By 2020, millions working families will lose an average of £1,000 as a result of cuts to Universal Credit, though the losses could rise to £3,000 for some families. The majority will be worse off despite tax cuts and the rising National Living Wage.
“These cuts will also hit work incentives in Universal Credit, which risks undermining the government’s flagship welfare reform programme.”
On the changing shape and size of the state
The Chancellor has announced a softening of cuts to departmental spending over the course of the parliament. Today’s Spending Review cut £10 billion from departments rather than the £18 billion previously planned.
Nonetheless the £10bn cuts to departmental resource spending by 2019-20, combined with protections for health, schools, defence and international aid, will mean cumulative cuts of over 45 per cent for many key departments since 2009-10.
New RF analysis shows that the biggest loser in terms of spending cuts will transport (-75%). In contrast, spending on the NHS is set to increase by 11 per cent over the decade, while international aid is set to increase by 52 per cent.
Matthew Whittaker, Chief Economist at the Resolution Foundation, said:
“The Chancellor today eased the pace of cuts substantially and set the direction for the future of the state.
“This easing is based on an expected £27bn boost in the public finance projections. Given the uncertainty of such forecasts, he may yet find that his planned surplus will be reduced.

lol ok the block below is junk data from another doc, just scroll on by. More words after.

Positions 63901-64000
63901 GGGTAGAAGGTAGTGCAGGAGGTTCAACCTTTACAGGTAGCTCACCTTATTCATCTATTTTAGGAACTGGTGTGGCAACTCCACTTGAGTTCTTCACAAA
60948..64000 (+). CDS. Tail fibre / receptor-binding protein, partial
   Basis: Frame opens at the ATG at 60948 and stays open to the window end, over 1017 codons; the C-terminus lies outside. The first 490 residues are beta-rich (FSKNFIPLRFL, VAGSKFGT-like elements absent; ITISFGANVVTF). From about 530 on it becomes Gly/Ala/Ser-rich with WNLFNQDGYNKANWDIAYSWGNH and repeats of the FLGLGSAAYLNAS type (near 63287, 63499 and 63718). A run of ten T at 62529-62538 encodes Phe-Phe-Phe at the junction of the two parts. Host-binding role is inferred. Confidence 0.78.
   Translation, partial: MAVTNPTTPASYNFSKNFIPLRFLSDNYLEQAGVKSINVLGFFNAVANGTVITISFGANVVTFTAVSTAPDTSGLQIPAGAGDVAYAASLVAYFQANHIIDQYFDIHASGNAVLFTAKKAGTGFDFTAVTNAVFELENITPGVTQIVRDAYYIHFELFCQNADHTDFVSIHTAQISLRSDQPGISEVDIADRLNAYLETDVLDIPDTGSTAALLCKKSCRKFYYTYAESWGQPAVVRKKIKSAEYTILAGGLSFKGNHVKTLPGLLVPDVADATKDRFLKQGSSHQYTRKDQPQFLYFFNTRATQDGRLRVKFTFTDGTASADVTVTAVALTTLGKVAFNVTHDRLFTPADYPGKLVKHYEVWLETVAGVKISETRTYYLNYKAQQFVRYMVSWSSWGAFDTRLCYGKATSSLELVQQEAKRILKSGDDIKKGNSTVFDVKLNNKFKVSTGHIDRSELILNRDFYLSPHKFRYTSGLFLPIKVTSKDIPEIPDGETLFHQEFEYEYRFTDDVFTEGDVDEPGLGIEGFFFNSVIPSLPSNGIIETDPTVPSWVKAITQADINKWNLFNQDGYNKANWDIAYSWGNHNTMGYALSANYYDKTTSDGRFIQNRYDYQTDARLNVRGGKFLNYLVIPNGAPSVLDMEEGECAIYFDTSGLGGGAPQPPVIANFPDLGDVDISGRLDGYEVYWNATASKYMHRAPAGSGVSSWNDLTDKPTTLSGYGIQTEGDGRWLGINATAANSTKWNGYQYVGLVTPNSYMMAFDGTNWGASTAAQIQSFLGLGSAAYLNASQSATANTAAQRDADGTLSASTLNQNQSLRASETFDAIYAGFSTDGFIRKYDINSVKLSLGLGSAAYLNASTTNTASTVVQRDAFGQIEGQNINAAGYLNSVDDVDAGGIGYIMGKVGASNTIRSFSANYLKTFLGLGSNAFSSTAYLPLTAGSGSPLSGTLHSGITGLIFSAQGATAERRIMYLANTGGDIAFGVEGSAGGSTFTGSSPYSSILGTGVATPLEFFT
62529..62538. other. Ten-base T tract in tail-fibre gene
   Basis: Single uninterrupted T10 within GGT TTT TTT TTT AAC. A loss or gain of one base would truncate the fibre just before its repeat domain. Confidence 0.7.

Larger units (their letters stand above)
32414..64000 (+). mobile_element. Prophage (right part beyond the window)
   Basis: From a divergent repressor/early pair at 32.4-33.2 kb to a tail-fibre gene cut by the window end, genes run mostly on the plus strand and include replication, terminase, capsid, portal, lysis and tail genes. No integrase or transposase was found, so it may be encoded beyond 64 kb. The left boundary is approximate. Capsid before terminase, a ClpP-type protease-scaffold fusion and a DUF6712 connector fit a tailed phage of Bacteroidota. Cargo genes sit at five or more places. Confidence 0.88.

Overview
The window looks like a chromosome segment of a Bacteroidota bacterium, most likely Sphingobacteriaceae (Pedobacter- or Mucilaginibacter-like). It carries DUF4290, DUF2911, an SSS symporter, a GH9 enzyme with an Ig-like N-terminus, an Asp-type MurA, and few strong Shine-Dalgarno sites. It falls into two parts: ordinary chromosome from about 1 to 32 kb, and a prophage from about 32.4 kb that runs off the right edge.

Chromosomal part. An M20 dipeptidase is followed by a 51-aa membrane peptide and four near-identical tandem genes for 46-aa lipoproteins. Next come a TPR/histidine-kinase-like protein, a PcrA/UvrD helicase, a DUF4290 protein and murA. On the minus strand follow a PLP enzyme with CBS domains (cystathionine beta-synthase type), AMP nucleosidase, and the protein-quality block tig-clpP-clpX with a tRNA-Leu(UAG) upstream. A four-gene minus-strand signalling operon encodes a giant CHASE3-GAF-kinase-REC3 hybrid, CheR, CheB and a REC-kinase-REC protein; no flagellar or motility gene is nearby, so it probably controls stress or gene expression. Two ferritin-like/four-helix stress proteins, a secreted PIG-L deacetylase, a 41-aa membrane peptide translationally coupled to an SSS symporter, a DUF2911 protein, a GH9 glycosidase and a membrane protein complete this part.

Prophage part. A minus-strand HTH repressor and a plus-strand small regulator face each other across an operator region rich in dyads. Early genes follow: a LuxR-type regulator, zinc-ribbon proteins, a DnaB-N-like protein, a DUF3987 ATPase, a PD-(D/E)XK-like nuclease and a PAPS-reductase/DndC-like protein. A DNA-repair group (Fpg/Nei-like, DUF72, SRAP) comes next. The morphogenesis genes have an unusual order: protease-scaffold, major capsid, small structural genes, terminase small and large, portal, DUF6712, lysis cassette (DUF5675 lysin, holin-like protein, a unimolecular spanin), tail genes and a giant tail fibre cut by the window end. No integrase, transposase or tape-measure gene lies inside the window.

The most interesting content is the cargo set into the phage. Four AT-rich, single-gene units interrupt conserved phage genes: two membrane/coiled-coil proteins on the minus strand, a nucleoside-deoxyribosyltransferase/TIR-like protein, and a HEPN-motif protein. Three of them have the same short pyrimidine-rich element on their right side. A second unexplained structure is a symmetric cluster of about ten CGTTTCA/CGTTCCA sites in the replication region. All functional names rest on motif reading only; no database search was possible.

“Despite scaling back his cuts, the reductions in spending mean that the size of the state is still set to fall to around to 36.5 per cent of GDP, a figure that has only been lower three times since 1948.
“Britain’s shrinking state is also being radically transformed. By 2020, public service provision will be dominated by health. The shift has profound implications for what young people receive from the state, as well as the viability of non-protected public services, such as social care and research grants, in their current form.”
On the economic outlook
The OBR earnings projection has been downgraded slightly over the parliament. Household income projections have also been revised down. By 2020 average disposable income is forecast to be 4.3 per cent higher than in 2009, relative to a July projection of 6.2 per cent.
New RF analysis shows that typical pay, which is currently £1 an hour below its peak, is set to return to its 2009 level by 2019 – meaning a decade of lost pay growth.
Laura Gardiner, Senior Polict Analyst at the Resolution Foundation, said:
“Pay growth finally bounced back last year, though it has been revised down slightly over the course of the parliament.
“Nonetheless typical earnings are finally set to return to pre-crash levels at the end of the parliament – meaning a decade of lost pay growth.
“The big question is whether the tentative signs of stronger productivity growth will boost wages by enough to offset rising inflation and sustain our pay recovery into next year.”
Impact of Summer Budget and Autumn Statement on incomes for different family types in 2020
Cumulative cuts to resource departmental spending since 2010
Resolution Forecast median wage projection
Share of total state spending by 2020